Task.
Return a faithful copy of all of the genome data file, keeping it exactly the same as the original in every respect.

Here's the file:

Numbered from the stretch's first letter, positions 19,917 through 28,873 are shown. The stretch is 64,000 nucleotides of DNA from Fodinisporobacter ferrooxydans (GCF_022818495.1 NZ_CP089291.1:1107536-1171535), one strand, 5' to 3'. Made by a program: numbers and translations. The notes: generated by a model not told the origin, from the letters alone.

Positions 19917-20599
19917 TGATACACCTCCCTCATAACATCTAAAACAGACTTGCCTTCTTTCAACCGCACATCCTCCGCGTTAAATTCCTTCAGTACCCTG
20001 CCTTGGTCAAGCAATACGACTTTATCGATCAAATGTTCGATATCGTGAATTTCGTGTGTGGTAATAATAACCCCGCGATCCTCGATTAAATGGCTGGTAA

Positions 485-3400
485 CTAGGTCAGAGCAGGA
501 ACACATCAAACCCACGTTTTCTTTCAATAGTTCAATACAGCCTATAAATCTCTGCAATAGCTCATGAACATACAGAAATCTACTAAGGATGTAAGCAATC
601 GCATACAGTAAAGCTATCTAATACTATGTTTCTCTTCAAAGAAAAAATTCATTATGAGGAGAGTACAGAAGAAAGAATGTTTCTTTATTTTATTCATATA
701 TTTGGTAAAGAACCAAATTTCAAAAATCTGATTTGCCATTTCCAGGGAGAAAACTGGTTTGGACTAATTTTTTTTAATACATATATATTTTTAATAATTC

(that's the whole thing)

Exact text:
Numbered from the stretch's first letter, positions 19,917 through 28,873 are shown. The stretch is 64,000 nucleotides of DNA from Fodinisporobacter ferrooxydans (GCF_022818495.1 NZ_CP089291.1:1107536-1171535), one strand, 5' to 3'. Made by a program: numbers and translations. The notes: generated by a model not told the origin, from the letters alone.

Positions 19917-20599
19917 TGATACACCTCCCTCATAACATCTAAAACAGACTTGCCTTCTTTCAACCGCACATCCTCCGCGTTAAATTCCTTCAGTACCCTG
20001 CCTTGGTCAAGCAATACGACTTTATCGATCAAATGTTCGATATCGTGAATTTCGTGTGTGGTAATAATAACCCCGCGATCCTCGATTAAATGGCTGGTAA

Positions 485-3400
485 CTAGGTCAGAGCAGGA
501 ACACATCAAACCCACGTTTTCTTTCAATAGTTCAATACAGCCTATAAATCTCTGCAATAGCTCATGAACATACAGAAATCTACTAAGGATGTAAGCAATC
601 GCATACAGTAAAGCTATCTAATACTATGTTTCTCTTCAAAGAAAAAATTCATTATGAGGAGAGTACAGAAGAAAGAATGTTTCTTTATTTTATTCATATA
701 TTTGGTAAAGAACCAAATTTCAAAAATCTGATTTGCCATTTCCAGGGAGAAAACTGGTTTGGACTAATTTTTTTTAATACATATATATTTTTAATAATTC